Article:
Look out, God--Here's Shalom Auslander's Writing Life interview

“Fuck,” said God. …That’s a line from one of the short-stories in Shalom Auslander’s “Beware of God.” I live in the Middle East, so I feel like I hear God saying “Fuck!” almost every day. (If He doesn’t, then He’s not reading the newspapers.) “Beware of God” nails faith and the faithful as only a genius of satire can do. A very angry genius of satire, I ought to point out. As you’ll discover with Auslander’s second book “The Foreskin’s Lament.” It’s a memoir of Auslander’s Orthodox Jewish upbringing in a family as scarred as a lamenting eight-day-old foreskin. Here’s my interview with America’s scourge of religion.

How long did it take you to get published?

Not as long as it took me to write. I didn’t grow up wanting to be a writer; it wasn’t until I was in my early 20’s that I realized how badly I wanted to burn the world to the ground, and writing was the most immediate way I could do that. Once I started writing, getting published came soon after.

Would you recommend any books on writing?

No, and I read them all. And what I realized is that no matter what advice might be found inside, there’s an admission in just looking for help that “I can’t do this.” Writing needs to come from a ludicrous sense of self-assurance (combined with a terrifying degree of insecurity).

What’s a typical writing day?

Wake. Ride to my office. Delay. Delay. Delay. Get angry at myself. Write.

Plug your latest book. What’s it about? Why’s it so great?

“Foreskin’s Lament” is a memoir of growing up in an emotionally dysfunctional and religiously stifling home. It may or not be great, but it’s honest, and full of rage, which is nice.

What’s your favorite sentence in all literature, and why?

“The sun shone, having no alternative, on the nothing new.” Beckett, first sentence of ‘Murphy.’ Taking the most joyful part of the day and bending it, by perception, into something utterly bleak. Mazel tov.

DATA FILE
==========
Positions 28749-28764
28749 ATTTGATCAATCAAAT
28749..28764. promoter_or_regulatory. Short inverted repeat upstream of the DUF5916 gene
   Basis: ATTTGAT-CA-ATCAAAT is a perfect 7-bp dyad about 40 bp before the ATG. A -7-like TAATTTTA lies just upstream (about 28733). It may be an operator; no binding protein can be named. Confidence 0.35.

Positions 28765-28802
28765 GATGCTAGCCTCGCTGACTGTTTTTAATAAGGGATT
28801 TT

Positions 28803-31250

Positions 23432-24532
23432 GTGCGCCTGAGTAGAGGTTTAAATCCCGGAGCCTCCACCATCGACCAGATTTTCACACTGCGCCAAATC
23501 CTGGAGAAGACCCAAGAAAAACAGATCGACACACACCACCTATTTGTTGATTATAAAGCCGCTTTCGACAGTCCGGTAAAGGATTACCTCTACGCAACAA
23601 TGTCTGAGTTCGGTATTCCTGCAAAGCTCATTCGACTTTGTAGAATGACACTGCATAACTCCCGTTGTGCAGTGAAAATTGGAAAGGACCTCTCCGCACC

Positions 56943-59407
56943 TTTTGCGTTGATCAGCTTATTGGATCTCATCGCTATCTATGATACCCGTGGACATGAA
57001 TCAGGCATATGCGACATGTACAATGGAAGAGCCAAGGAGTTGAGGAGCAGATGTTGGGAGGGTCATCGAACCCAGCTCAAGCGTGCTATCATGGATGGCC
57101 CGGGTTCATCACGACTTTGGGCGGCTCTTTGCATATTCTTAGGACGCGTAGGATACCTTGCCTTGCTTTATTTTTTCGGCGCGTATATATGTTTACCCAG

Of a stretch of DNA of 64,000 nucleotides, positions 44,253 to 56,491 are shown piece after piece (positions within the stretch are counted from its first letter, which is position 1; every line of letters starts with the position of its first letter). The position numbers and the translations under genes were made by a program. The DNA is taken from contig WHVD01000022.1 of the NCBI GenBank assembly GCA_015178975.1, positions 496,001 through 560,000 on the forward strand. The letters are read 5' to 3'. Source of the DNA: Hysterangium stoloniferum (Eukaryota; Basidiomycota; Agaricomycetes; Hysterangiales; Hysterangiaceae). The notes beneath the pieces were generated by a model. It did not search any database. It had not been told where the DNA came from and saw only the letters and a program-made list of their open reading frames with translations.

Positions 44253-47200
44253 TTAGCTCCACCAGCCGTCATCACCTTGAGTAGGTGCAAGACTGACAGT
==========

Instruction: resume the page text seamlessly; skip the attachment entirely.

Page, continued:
How much research is involved in each of your books?

I research my books a lot, because research is easy and feels constructive while it really just kills time. “Wow,” I can say at the end of the day when I’ve written nothing, “That was a productive day!”

Do you have a pain from childhood that compels you to write? If not, what does?

A pain? You mean one? No.

What’s the best idea for marketing a book you can do yourself?

Have courage. Write a book that will shake up the world. Writing isn’t war, but at it’s best, it’s a bit like terrorism – take a small, 200-page bomb, plant it in the holiest place you can find, and kaboom. Candide was a bomb. Huck Finn was a bomb. Catch-22 was a bomb.

What’s your experience with being translated?

Mostly good. Translators who think of books as literature upset me, because they won’t translate “cocksucker” as “cocksucker.” They’ll try to soften it, try to “elevate” the book into something weak and mealy. “Cocksucker” is not the same as “homosexual.” Someone who is a motherfucker is a motherfucker, not a “jerk” or a “cad.”

Do you live entirely off your writing?

No. I work part-time for Satan in a Manhattan marketing firm.

How many books did you write before you were published?


What’s the strangest thing that happened to you on a book tour?

Angry Orthodox Jews accosted me, told me I was a heretic and a heathen and was finishing what Hitler started. “Did you read the book?” I asked. “No,” said God’s inexplicably chosen ones. “And we don’t want to.” Sigh.

What’s your weirdest idea for a book you’ll never get to publish?

I have this idea for a book that claims to be the Word of God and that tells the story of how the Earth came to be. But who the fuck is going to believe that?

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